Walter Furlan was born in 1931 in Chioggia, a small town near Venice. He started to work in a furnace very early. He apprenticed from one of the most famous glass masters on the island, Romano Tosi, better known as “Mamaracio”. Towards the end of the second world war (1940-1945) Master Walter Furlan learnt the particular technique called “a massello” (i.e. he learned how to shape a quantity of glass stuff that was not blown and therefore quite difficult to handle). In 1963 he exhibited his works of art in the official Glass Display on Murano Island sponsored by the Venetian Institute for Work and later on in Arts and Crafts Exhibition in Reggio Calabria. At the beginning of the 70’s he cooperated with Master Angelo Seguso and designer Mario Pinsoni in the glass factory “Seguso Art Glass” . He studied how to work overwhelmed and stylized glass and he definitely developed his own style.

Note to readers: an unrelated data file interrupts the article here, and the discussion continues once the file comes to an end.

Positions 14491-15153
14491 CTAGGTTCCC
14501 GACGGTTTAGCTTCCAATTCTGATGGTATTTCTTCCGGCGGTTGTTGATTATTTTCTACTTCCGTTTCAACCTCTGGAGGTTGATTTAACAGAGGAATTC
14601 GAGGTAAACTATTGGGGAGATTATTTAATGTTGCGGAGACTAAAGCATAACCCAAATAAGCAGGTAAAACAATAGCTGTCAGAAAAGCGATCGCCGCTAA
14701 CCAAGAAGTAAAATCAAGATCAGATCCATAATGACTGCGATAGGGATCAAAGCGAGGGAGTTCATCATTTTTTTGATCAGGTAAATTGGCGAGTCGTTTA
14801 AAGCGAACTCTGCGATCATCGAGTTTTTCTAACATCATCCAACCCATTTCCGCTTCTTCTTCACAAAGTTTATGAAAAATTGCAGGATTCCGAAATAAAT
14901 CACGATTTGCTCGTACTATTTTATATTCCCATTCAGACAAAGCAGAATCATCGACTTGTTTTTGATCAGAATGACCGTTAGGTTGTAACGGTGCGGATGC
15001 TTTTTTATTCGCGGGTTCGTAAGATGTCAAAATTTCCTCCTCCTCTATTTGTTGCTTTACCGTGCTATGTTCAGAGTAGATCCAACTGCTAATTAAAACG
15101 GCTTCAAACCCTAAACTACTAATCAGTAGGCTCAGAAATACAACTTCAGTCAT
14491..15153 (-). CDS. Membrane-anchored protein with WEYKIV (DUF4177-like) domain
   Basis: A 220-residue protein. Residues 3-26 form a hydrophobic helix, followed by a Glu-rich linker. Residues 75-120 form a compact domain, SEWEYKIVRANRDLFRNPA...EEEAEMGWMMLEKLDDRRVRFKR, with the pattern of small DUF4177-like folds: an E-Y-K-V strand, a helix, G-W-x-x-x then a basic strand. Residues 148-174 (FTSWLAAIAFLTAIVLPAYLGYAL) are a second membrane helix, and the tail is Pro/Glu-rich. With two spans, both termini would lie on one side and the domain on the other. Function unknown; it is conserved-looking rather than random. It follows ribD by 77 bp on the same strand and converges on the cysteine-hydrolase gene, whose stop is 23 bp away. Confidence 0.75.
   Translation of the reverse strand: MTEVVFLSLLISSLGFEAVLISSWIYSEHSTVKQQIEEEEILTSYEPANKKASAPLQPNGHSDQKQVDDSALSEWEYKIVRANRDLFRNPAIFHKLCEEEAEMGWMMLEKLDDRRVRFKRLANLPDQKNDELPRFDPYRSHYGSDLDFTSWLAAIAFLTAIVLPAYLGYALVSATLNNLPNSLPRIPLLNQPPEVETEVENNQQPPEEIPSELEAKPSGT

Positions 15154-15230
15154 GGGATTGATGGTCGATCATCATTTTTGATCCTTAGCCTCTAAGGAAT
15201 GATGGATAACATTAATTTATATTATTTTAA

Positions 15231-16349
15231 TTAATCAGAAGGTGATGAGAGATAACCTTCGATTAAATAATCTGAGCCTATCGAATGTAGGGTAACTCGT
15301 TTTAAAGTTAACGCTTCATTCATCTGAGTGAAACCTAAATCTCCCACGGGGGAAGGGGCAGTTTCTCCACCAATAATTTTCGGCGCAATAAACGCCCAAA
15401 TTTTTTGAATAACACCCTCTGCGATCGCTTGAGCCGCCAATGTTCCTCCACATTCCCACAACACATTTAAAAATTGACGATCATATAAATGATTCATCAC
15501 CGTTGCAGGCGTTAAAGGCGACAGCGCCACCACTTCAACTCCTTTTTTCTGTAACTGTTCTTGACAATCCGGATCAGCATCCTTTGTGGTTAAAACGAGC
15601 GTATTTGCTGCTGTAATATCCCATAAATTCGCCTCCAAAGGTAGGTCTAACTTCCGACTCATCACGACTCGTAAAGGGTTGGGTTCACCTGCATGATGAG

Furlan was given permission by Picasso himself to interpret his paintings during his Cubic Period thereby giving them a third dimension within his glass sculptures. He was also given license to carry on using his name after Picasso's death in 1973.